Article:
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The mammalian neocortex is the great achievement of cortical development and evolution. Its basic structure and parameters are remarkably uniform. With the exception of the primate primary visual cortex, all cortical areas in all mammals have a six-layered dorsal cortex with similar cell numbers within a unit column. This constant feature of the cortex is surprising considering the differences in the elaboration and proportions of infragranular and supragranular cell layers between species and between cortical areas. In contrast with mammals, avian and reptilian dorsal cortex contains only a fraction of the cell types found in mammals, mostly corresponding to infragranular layers (subplate, layers 5 and 6). We shall speculate on the possible evolutionary changes in the mammalian developmental program that may have delivered the additional neural complexity of the cerebral cortex. In this article we compare recent data on cell proliferation patterns, modes of radial and tangential neuronal migration, and construction sequence of the cortical plate in various species (turtle, chick, mouse, rat, macaque, and human). Work in macaque and mouse revealed that the infragranular (lower) and supragranular (upper) cell layers are produced in different mitotic compartments. The infragranular cells mostly originate from divisions of radial glia in the ventricular zone (VZ), while the supragranular cells are derived from symmetrical divisions of intermediate progenitor cells in the subventricular zone (SVZ). Comparisons of the germinal zones at different stages of cortical neurogenesis in macaque and mouse also revealed that macaque has a larger SVZ germinal area, which is correlated to the more elaborate supragranular layers. In chick and turtle, where the neuronal equivalents to the supragranular layers are absent, there is no defined SVZ in their dorsal cortex. This suggests that the SVZ in dorsal cortex is a specific mammalian trait. The elaboration of the dorsal cortical mitotic compartments with distinct gene expression patterns producing different classes of cortical neurons might have been a major driving force behind the increasing complexity of the mammalian cortex. © 2007 Elsevier Inc. All rights reserved.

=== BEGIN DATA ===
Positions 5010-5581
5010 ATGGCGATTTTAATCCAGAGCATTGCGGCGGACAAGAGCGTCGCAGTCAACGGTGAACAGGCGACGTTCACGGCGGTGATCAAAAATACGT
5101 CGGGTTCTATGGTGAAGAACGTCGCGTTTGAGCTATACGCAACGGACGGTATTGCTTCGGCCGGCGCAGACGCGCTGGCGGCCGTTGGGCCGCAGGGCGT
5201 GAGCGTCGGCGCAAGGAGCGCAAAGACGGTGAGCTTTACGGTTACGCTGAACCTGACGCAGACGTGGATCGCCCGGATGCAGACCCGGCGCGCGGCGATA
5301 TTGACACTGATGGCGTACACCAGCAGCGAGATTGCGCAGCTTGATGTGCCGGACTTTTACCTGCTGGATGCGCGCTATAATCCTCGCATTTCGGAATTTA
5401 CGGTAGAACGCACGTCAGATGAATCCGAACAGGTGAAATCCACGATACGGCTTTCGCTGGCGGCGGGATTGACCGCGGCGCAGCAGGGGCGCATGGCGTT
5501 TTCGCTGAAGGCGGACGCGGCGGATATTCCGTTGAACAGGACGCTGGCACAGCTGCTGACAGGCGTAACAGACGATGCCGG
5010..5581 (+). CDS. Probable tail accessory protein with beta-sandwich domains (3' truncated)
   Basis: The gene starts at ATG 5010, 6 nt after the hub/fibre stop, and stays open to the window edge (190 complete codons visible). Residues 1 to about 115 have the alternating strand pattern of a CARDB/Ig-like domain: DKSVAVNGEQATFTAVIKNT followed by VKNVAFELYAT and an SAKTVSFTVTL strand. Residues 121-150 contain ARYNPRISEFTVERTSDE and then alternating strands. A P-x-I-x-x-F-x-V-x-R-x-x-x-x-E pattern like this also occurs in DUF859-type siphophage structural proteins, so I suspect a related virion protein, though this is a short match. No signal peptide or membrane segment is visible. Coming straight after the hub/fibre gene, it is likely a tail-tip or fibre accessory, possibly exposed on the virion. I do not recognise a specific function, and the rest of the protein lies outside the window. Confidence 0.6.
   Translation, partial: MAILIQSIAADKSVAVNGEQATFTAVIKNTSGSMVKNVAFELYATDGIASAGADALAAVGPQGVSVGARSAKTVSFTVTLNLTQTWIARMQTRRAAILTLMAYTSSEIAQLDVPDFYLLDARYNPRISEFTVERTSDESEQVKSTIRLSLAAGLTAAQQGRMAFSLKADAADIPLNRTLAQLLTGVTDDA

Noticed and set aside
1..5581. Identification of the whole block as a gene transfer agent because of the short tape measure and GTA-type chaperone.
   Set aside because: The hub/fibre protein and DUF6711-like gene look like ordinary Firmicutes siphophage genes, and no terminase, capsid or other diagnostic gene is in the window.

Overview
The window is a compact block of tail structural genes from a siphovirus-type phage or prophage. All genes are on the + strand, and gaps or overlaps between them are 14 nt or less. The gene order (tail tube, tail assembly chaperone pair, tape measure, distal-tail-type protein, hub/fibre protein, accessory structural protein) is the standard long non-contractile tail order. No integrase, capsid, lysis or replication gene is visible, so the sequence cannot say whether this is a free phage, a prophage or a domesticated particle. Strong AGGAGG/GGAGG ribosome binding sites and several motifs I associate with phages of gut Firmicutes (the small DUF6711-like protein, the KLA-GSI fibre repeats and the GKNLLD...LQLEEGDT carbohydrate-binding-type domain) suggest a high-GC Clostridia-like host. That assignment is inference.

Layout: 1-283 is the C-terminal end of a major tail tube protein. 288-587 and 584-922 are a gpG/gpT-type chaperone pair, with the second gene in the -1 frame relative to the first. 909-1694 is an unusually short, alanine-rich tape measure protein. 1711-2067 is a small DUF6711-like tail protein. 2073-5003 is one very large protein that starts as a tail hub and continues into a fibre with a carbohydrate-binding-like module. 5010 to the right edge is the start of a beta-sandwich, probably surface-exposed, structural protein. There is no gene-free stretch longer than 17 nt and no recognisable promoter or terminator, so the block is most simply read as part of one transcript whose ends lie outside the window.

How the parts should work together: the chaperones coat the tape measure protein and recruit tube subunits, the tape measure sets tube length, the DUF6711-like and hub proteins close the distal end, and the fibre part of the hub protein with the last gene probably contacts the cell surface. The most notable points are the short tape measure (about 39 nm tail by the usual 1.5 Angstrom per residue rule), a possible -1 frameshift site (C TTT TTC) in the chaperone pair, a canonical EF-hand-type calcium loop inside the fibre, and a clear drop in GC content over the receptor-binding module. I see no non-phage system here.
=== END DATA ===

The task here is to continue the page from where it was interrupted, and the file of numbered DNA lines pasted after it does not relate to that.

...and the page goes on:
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Journal article

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13 - 26